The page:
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Lord Ewing of Kirkford: My Lords, I rise to speak briefly and hope to avoid falling into the trap of making a Second Reading speech such as we have heard during our discussion of this amendment. I say at once that I agree with the noble Lord, Lord Mackay of Ardbrecknish, on the position of the Scottish Constitutional Convention. What the convention has talked about is income tax. I agree with the noble Lord on the position of Donald Dewar, the Secretary of State for Scotland, who has made it clear time and time again that what the Government are talking about is income tax. I agree with the position of the junior Minister in the Scottish Office, Henry McLeish, in his article in the Financial Times that what the Government are talking about is income tax.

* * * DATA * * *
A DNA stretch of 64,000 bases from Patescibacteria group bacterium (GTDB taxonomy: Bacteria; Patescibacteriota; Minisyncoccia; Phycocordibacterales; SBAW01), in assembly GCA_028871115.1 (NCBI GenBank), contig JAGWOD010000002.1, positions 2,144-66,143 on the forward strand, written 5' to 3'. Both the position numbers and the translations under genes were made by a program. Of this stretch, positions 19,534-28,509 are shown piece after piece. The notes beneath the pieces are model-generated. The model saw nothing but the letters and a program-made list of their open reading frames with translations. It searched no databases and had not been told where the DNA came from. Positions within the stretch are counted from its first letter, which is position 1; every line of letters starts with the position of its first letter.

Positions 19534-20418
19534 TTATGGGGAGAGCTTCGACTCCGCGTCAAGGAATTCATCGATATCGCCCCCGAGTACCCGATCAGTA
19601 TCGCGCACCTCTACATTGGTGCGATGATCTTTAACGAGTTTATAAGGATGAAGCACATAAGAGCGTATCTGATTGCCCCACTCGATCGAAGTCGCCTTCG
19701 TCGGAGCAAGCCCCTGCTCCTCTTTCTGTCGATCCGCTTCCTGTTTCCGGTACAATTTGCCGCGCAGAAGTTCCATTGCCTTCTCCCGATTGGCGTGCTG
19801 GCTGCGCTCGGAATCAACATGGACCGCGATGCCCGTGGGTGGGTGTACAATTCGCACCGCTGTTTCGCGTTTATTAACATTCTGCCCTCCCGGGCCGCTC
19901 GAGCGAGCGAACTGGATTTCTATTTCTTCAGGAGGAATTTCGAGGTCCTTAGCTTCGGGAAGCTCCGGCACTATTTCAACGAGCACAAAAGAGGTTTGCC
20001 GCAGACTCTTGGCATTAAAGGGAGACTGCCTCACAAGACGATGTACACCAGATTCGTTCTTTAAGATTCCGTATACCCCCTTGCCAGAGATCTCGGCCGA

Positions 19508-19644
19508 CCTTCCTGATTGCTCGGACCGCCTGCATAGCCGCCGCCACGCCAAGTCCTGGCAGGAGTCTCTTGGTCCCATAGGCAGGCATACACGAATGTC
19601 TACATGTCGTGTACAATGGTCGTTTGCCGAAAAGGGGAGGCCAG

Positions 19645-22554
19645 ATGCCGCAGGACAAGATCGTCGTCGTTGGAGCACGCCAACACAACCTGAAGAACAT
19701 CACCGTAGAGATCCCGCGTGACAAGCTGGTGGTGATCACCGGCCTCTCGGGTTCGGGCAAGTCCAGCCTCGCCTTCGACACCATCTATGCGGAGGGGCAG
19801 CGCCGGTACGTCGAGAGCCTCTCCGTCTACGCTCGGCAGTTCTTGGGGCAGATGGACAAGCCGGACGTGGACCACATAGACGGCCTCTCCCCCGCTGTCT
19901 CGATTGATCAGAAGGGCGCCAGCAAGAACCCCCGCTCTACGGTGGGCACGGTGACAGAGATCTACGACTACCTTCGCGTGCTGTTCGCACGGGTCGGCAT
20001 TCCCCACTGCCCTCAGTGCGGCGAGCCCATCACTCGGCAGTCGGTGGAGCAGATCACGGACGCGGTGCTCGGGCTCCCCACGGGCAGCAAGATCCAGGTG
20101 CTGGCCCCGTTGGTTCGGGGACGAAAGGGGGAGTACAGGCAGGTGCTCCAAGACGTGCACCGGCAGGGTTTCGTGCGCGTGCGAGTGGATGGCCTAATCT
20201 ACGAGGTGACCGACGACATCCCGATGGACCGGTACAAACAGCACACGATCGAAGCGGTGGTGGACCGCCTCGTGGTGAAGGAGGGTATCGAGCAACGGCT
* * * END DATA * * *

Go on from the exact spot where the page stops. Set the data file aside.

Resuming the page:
Where I part company with the noble Lord, Lord Mackay, is that when I am told something I innocently believe it. I do not have the kind of suspicious mind that the noble Lord has. My position on this is quite clear: this is not a matter for the referendum, but for the primary legislation when it comes before both Houses of Parliament following the outcome of the referendum on the one hand and following the consultation on the White Paper on the other hand.